Imagination is greater when we are children, and Stopmotion takes this phrase in a very literal yet predictable manner, but with a superb narrative impact. Ella is an artist who, for all intents and purposes, finds herself trapped by the assertive presence of her mother, becoming a mere puppet in her control. When she frees herself from these strings, her sense of creativity explodes, and part of her new fictional story blends with her real life, including the intimate problems that haunt her. Morgan and King explore in depth the obsessive dependence of an artist on their art and how the hunt for validation – from ourselves or others – can lead to devastatingly tragic conclusions.


Obviously, there’s a kind of homage to the animation style that gives the movie its title. The combination of live-action and stop motion is impressive on its own, but the film dedicates quite a bit of its short runtime to demonstrating the insane level of detail that characterizes this fantastic medium of storytelling. From moving the ‘armature’ of the puppets mere millimeters to building sets or assembling hundreds of eyes, Stopmotion displays in various ways the exhaustive work behind movies like this. It’s always shocking how much time and skill are required to create a world and characters that look and feel so real. However, the technical highlight is shared by two departments: sound and makeup.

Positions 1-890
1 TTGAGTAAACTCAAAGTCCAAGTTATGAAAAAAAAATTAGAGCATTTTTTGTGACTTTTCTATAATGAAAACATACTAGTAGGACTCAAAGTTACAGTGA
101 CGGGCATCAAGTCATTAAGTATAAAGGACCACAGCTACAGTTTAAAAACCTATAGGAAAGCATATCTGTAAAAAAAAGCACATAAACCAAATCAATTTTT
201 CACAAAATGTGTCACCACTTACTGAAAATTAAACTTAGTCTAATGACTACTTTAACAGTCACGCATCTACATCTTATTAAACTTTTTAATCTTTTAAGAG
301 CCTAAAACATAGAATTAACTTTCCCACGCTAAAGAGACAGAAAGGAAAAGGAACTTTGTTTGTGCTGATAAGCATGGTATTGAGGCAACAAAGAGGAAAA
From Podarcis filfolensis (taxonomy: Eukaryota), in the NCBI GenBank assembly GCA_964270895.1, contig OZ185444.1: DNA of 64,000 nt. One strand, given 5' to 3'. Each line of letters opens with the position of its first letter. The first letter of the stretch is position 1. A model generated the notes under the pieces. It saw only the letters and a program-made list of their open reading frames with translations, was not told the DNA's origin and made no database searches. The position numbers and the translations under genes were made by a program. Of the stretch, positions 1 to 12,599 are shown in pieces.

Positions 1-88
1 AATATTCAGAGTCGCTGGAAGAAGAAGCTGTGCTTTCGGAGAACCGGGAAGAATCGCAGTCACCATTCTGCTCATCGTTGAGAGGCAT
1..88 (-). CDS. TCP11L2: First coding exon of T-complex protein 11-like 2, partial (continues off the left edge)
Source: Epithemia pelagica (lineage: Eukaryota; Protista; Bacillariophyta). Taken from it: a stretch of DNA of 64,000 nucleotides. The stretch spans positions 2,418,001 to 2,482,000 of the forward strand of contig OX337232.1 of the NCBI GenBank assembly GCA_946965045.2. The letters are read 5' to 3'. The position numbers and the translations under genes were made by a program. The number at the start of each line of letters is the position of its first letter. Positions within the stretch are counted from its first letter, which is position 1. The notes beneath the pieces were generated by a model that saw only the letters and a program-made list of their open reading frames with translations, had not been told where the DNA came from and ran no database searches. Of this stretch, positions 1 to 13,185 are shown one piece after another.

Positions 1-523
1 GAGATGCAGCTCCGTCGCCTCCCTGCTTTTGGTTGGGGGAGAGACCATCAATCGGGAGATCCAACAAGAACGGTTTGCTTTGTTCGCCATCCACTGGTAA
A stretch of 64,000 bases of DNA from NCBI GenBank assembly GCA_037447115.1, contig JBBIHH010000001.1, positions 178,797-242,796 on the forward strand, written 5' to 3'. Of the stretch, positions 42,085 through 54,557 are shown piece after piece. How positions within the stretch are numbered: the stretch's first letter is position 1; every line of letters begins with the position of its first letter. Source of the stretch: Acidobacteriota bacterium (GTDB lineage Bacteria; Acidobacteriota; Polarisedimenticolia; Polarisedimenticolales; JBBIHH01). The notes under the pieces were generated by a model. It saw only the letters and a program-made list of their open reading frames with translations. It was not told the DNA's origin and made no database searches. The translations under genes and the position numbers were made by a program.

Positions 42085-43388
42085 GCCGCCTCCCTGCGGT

© Samuel Dole / IFC Films

Stopmotion is, by some margin, one of the most disgusting films I’ve seen – and listened to – in recent years. I don’t consider myself a viewer who has trouble seeing blood, cuts on the human body, or hearing those squishy sounds as if we were crushing or spouting something – quite the contrary, I find a strange pleasure in this type of cinematic entertainment – but Morgan gave his team ‘carte blanche’, and I admit there are moments so repugnant that I couldn’t resist looking away a couple of times or tensing every muscle in my body at a chilling sound. Take this as a warning, sensitive viewers.